SpaceX is planning to launch their 10th Falcon 9 rocket of 2021 with another 60 satellites for their worldwide internet constellation, Starlink. Seven out of SpaceX’s 10 launches this year have been missions solely dedicated to building out their constellation and expand Starlink’s coverage.
Date: Wednesday, April 7th, 12:34 PM EDT / 4:34 PM UTC
Rocket: SpaceX’s Falcon 9 (B1058.7)
Payload: 60 Starlink Satellites
Launch Pad: SLC-40, Cape Canaveral Space Force Station
Landing Site: ASDS Of Course I Still Love You, Atlantic Ocean
Like all Starlink missions so far, Starlink L23 will launch on top of a Falcon 9 rocket powered by 9 Merlin engines on the first stage and a single vacuum optimized Merlin on the second stage. The workhorse for SpaceX since it first launched in 2010, the Falcon 9 has launched 112 missions with a 98% success rate.
The first stage of the Falcon 9 rocket, referred to as “the booster”, is able to land vertically on either land or on a barge in the ocean after its missions. This allows for cheaper access to space, increased reliability, and quicker turnarounds. SpaceX has successfully landed 71 out of the 80 attempted landings of Falcon 9 boosters.
The historic B1058 which launch the first SpaceX crewed mission in May of 2020 has so far launched a total of 6 times. B1058 has launched an assortment of missions including Starlink, commercial, and NASA missions that have all been on its manifest in the past year. This booster also uniquely displays the NASA Worm logo on its side, the first and so far only SpaceX booster to do so since for Crew 1 the logo was moved to the second stage. If this mission is successful, it would tie the record for the fastest turnaround time for a booster at 27 days and would also only be the third booster to fly a total of 7 times.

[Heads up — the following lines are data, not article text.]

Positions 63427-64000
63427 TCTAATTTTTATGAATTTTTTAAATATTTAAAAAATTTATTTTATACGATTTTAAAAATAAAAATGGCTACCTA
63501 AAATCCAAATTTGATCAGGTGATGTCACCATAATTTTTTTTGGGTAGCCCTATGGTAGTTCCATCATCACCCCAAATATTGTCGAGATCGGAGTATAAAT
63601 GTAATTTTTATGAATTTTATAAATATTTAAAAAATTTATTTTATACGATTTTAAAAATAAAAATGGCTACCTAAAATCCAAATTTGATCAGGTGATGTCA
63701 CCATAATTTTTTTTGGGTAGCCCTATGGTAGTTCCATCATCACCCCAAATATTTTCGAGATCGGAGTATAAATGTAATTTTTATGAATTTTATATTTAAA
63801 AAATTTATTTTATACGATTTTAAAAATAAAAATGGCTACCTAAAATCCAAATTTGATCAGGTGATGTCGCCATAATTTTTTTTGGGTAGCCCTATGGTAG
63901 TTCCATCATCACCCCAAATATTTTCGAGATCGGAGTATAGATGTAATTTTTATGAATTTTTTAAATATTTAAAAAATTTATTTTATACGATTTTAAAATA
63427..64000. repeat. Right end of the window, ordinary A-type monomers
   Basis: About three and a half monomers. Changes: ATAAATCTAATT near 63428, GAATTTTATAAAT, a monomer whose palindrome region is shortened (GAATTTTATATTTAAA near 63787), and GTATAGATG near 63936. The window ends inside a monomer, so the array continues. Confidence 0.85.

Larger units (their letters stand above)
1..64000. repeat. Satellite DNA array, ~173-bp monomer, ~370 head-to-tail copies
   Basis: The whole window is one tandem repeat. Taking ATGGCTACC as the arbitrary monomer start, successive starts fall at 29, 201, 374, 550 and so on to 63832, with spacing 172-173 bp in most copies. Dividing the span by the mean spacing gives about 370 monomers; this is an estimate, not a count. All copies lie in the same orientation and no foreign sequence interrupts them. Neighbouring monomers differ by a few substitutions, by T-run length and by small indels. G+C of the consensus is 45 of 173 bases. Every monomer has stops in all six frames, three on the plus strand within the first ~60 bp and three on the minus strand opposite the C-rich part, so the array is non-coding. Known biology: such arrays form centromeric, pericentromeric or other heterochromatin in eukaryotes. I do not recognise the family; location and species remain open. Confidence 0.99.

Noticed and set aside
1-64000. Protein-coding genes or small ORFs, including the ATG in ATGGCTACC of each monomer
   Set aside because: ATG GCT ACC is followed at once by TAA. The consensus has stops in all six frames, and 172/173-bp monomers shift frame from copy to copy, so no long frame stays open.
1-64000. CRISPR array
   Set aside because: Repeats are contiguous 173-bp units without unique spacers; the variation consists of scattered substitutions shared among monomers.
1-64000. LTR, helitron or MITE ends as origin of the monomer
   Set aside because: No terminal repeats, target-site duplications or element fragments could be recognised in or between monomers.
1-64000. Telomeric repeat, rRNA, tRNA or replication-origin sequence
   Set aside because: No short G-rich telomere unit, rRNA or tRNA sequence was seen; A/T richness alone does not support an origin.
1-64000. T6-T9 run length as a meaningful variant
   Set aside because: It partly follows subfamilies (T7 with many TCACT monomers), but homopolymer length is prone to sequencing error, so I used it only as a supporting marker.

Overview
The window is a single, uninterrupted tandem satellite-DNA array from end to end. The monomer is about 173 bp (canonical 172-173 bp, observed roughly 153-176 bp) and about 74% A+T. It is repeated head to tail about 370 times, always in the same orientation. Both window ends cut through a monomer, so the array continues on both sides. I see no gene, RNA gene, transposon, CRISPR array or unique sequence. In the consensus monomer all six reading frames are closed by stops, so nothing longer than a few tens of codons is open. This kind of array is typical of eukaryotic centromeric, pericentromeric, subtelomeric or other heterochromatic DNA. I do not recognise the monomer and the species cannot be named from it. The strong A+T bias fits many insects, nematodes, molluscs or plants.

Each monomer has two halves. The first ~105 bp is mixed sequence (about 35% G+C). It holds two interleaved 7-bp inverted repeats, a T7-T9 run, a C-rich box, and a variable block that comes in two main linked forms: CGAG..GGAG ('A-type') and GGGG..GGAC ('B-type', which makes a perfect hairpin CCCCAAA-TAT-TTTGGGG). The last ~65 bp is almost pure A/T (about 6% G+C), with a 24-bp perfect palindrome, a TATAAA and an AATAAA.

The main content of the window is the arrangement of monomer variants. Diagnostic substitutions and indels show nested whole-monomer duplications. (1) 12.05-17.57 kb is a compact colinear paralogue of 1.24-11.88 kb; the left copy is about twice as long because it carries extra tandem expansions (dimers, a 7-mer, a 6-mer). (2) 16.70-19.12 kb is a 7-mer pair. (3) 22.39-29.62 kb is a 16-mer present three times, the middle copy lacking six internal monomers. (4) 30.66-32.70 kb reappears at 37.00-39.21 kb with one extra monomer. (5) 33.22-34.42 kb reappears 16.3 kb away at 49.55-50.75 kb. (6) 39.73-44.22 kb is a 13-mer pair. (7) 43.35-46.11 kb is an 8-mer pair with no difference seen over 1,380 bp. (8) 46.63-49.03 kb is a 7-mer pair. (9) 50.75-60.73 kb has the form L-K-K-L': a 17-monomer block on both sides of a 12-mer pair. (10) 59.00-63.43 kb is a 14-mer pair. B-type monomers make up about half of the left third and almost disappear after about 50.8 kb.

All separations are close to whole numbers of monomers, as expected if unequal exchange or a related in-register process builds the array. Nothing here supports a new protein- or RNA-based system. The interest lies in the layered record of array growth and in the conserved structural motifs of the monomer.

The current weather report from the 45th Space Wing shows promising weather for tomorrow’s mid-day launch. This is due to a high-pressure system that will be positioned over Central Florida today and tomorrow. Low winds and clear skies will make for a <10% chance of weather scrubbing the launch, which is pretty much as good as it gets.
The only concern is moderate upper-level wind shear, this is the difference in wind direction in the upper atmosphere winds that could rip the vehicle apart if strong enough. These conditions, along with booster recovery weather and solar activity aren’t accounted for in the probability and we will have to wait till launch day to see if they meet flight criteria.
Terminal Count Updates
Wednesday, April 7, 11:56 AM EDT: Launch Director gave go to begin fueling of the rocket.
Wednesday, April 7, 12:06 PM EDT: SpaceX confirms weather is good for launch, including upper-level wind shear.
Wednesday, April 7, 12:14 PM EDT: Falcon 9 rocket has begun venting off boiled off oxygen.
Wednesday, April 7, 12:20 PM EDT: SpaceX coverage is now live.
Wednesday, April 7, 12:26 PM EDT: Engine chill has begun.
Wednesday, April 7, 12:30 PM EDT: Strongback retraction completed.
Wednesday, April 7, 12:31 PM EDT: Stage 1 fueling has completed.
Wednesday, April 7, 12:32 PM EDT: Stage 2 fueling has completed.
Wednesday, April 7, 12:34 PM EDT: Liftoff of the SpaceX Falcon 9 rocket!
Wednesday, April 7, 12:37 PM EDT: MECO, stage separation, and section stage MVAC ignition.
Wednesday, April 7, 12:41 PM EDT: Stage 1 entry burn complete.
Wednesday, April 7, 12:43 PM EDT: B1058 has successfully landed on the droneship Of Course I Still Love You.
Wednesday, April 7, 12:45 PM EDT: Second engine cut off 1 (SECO-1).
Wednesday, April 7, 1:20 PM EDT : Second engine start up 2 (SES-2) and SECO-2.
Wednesday, April 7, 1:39 PM EDT: Deployment of SpaceX’s 60 Starlink satellites confirmed.
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